Simplicity theory

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Simplicity theory is a cognitive theory that seeks to explain the attractiveness of situations or events to human minds. It is based on work done by scientists like behavioural scientist Nick Chater,[1] computer scientist Paul Vitanyi,[2] psychologist Jacob Feldman,[3] artificial intelligence researchers Jean-Louis Dessalles[4][5] and Jürgen Schmidhuber.[6] It claims that interesting situations appear simpler than expected to the observer.


Technically, simplicity corresponds in a drop in Kolmogorov complexity, which means that, for an observer, the shortest description of the situation is shorter than anticipated. For instance, the description of a consecutive lottery draw, such as 22-23-24-25-26-27, is significantly shorter than a typical one, such as 12-22-27-37-38-42. The former requires only one instantiation (choice of the first lottery number), whereas the latter requires six instantiations.

Simplicity theory makes several quantitative predictions concerning the way atypicality,[7] distance, recency or prominence (places, individuals)[5] influence interestingness.


The basic concept of simplicity theory is unexpectedness, defined as the difference between expected complexity and observed complexity:

This definition extends the notion of randomness deficiency.[7] In most contexts, corresponds to generation or causal complexity, which is the smallest description of all parameters that must be set in the "world" for the situation to exist. In the lottery example, generation complexity is identical for a consecutive draw and a typical draw (as long as no cheating is imagined) and amounts to six instantiations.

Simplicity theory avoids most criticisms addressed at Kolmogorov complexity by considering only descriptions that are available to a given observer (instead of any imaginable description). This makes complexity, and thus unexpectedness, observer-dependent. For instance, the typical draw 12-22-27-37-38-42 will appear very simple, even simpler than the consecutive one, to the person who played that combination.

Connection with probability[edit]

Algorithmic probability is defined based on Kolmogorov complexity:[8] complex objects are less probable than simple ones. The link between complexity and probability is reversed when probability measures surprise[7] and unexpectedness:[5] simple events appear less probable than complex ones. Unexpectedness is linked to subjective probability as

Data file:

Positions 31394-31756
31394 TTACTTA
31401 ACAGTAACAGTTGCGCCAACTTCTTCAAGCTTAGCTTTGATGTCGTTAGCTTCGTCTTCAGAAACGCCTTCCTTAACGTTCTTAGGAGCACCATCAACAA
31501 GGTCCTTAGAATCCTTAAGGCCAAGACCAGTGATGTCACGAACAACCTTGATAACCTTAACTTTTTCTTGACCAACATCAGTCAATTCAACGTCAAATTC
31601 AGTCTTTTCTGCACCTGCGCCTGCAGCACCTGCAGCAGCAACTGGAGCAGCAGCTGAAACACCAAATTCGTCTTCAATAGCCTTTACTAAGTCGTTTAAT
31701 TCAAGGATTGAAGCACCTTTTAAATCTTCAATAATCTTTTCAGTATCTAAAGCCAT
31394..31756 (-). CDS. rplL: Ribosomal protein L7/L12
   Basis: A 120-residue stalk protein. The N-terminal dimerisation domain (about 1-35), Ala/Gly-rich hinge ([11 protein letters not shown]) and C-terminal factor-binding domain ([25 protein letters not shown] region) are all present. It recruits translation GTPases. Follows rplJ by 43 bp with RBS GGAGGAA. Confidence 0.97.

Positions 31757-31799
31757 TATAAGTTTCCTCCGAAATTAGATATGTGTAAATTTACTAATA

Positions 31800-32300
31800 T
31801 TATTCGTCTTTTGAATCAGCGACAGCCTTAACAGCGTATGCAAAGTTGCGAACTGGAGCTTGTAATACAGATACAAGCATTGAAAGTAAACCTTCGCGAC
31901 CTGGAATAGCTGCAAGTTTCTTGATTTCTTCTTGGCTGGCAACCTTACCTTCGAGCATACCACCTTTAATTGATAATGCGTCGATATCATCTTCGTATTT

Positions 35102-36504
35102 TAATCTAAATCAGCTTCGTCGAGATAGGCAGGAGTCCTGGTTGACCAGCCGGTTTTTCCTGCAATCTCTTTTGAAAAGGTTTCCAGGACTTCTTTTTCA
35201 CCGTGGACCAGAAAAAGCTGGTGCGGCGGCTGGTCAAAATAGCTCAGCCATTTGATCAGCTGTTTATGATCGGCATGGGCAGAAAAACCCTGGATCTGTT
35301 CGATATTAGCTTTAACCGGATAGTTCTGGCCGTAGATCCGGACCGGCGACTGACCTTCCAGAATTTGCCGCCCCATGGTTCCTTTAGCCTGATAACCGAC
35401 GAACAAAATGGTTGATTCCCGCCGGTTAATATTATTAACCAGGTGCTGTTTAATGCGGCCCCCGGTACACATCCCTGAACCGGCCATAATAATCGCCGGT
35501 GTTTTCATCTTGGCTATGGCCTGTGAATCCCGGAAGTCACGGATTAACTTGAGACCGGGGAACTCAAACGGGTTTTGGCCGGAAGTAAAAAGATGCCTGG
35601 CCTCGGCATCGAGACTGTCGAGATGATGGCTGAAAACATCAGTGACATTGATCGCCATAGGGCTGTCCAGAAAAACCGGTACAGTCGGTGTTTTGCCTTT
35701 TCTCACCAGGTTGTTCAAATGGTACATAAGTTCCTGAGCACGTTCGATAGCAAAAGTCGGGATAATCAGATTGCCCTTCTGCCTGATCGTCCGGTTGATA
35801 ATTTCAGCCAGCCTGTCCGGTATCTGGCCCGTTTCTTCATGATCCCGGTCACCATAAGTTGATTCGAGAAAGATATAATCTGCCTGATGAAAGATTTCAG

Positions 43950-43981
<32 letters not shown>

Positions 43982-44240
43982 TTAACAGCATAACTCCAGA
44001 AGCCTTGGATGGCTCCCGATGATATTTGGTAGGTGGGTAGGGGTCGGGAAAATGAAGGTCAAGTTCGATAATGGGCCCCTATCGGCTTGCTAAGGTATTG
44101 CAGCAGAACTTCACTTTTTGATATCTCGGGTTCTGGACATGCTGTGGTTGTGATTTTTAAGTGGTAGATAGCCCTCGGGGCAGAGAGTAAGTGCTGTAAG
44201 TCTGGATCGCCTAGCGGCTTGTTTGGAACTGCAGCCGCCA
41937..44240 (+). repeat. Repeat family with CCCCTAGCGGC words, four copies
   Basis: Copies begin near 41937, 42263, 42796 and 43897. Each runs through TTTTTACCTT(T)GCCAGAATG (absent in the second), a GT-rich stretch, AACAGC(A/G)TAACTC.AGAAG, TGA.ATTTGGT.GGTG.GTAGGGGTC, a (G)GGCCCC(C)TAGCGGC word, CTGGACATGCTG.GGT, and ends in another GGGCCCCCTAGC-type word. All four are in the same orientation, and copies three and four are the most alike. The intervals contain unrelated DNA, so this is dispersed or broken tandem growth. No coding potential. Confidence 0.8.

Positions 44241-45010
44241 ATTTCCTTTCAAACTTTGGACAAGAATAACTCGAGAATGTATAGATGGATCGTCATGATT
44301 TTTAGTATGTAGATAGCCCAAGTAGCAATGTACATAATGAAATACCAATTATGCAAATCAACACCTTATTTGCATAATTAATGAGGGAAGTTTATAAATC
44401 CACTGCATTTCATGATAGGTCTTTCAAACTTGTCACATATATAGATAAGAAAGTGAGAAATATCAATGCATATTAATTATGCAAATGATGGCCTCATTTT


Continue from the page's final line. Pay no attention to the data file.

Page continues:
The advantage of this formula is that subjective probability can be assessed without necessarily knowing the alternatives. Classical approaches to (objective) probability consider sets of events, since fully instantiated individual events have virtually zero probability to have occurred and to occur again in the world. Subjective probability concerns individual events. Simplicity theory measures it based on randomness deficiency, or complexity drop. This notion of subjective probability does not refer to the event itself, but to what makes the event unique.


  1. ^ Chater, N. (1999). "The search for simplicity: A fundamental cognitive principle?" The Quarterly Journal of Experimental Psychology, 52 (A), 273–302.
  2. ^ Chater, N. & Vitányi, P. (2003). "Simplicity: a unifying principle in cognitive science?". [Trends in Cognitive Sciences], 7 (1), 19–22.
  3. ^ Feldman, J. (2004). "How surprising is a simple pattern? Quantifying 'Eureka!'". Cognition, 93, 199–224.
  4. ^ Dessalles, Jean-Louis (2008). La pertinence et ses origines cognitives. Paris: Hermes-Science Publications. ISBN 978-2-7462-2087-4.
  5. ^ a b c Dessalles, J.-L. (2013). "Algorithmic simplicity and relevance". In D. L. Dowe (Ed.), Algorithmic probability and friends - LNAI 7070, 119-130. Berlin, D: Springer Verlag.
  6. ^ Schmidhuber, J. (1997). "What’s interesting?" Lugano, CH: Technical Report IDSIA-35-97.
  7. ^ a b c Maguire, P., Moser, P. & Maguire, R. (2019). "Seeing patterns in randomness: a computational model of surprise". Topics in Cognitive Science, 11 (1), 103-118.
  8. ^ Solomonoff, R. J. (1964). "A Formal Theory of Inductive Inference. Information and Control, 7 (1), 1-22.

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